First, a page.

One of my clearest memories of early youth is my dad imploring me to pick up an instrument, any instrument. A deep regret of his had always been being musically “un-inclined”, so it was important that he bestowed the opportunity of music lessons upon his kids. It was, he would say, “akin to learning a second language”.
Last week I was scrolling though some pictures of a Facebook friend and came across the one below. Immediately it brought me back to the early 70’s when twice a week, under the Suzuki Method, I was learning how to play the violin.
It was my choice, the violin… it came down to that and the piano. I went with the fiddle mostly because of the velvety plush interior of the carrying case, seriously. It was soft to the touch and rich in color. Combine that with the look of the antiqued, dark red/brown varnished finish of the instrument it was carrying… it was a sight to behold, a very intense visual for a kindergartener, and I was hooked (temporarily).
Shin’ichi Suzuki was the inventor of the Suzuki method. After growing up working in his father’s violin factory in Japan, he championed the basic philosophy that all children, given the right environment, have the ability to learn a musical instrument. This isn’t to say that everyone will reach the same level of achievement, but the capacity to learn music is there, much like learning a language.
To Suzuki, and my dad, the key was getting an early start…
So at five years old, about the same time I was learning the alphabet, I was introduced to this new language. From kindergarten through 6th grade I was eager to get better and diligent: I learned to read music, I was a member of a small orchestra, and I performed in bi-annual recitals. I can remember playing Twinkle, Twinkle and the theme from The Flintstones in early recitals and by my 6th year playing Bach and Mozart. I was actually becoming a schooled violinist.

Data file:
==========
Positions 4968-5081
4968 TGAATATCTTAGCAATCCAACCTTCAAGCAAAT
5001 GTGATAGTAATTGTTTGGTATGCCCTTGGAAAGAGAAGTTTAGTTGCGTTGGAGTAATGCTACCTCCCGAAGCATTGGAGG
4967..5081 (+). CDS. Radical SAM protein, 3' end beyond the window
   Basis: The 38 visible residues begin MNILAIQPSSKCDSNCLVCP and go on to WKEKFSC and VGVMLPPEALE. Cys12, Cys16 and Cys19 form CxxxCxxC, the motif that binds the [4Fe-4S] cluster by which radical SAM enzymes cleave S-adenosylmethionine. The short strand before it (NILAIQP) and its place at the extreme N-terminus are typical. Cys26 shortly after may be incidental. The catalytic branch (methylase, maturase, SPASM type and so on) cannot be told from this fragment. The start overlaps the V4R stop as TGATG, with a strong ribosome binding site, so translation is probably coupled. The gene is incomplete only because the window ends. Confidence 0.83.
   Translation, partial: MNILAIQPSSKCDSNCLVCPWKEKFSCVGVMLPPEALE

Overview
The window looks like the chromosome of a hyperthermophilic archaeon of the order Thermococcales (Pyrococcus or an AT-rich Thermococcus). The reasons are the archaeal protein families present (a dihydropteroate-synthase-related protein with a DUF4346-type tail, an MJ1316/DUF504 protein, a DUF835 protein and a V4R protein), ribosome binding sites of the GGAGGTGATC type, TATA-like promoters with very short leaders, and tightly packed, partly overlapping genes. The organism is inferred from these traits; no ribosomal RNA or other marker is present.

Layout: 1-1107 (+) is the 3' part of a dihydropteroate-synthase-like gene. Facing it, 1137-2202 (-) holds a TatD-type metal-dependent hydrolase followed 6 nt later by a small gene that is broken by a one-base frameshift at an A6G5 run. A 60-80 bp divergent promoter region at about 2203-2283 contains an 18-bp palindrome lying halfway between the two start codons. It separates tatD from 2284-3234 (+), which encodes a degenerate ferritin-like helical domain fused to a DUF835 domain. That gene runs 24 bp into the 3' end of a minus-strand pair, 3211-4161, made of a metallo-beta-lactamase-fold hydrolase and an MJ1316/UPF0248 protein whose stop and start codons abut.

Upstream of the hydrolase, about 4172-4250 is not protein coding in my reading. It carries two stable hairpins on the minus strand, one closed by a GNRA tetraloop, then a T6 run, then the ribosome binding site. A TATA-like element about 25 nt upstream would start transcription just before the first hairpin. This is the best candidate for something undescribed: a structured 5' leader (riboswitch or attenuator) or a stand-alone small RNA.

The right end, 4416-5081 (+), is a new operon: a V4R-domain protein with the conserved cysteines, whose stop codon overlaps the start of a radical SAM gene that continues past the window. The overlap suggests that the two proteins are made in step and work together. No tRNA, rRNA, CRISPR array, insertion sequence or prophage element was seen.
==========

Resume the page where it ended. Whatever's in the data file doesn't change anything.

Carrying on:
For some reason, the summer before 7th grade, I quit. I don’t know if it was peer pressure (how foolish if it was), or the cumbersome act of carrying the thing to school for six years, or just plain burnout. Whatever the reason, it was a decision my dad told me that I would regret one day. And was he ever right…
These days I am constantly reminded of my decision, as I’m surrounded by professional musicians at “the office”. But even if I didn’t go to work every day at a music studio, I would still support Suzuki’s school of thought that learning music as a child fosters discipline and a work ethic that crosses over into academia and life. Maybe this answers why I stopped making straight A’s in middle school.
Suzuki himself said it best:
“I want to make good citizens. If a child hears fine music from the day of his birth and learns to play it himself, he develops sensitivity, discipline and endurance. He gets a beautiful heart.”
You can learn more about the Suzuki Method here »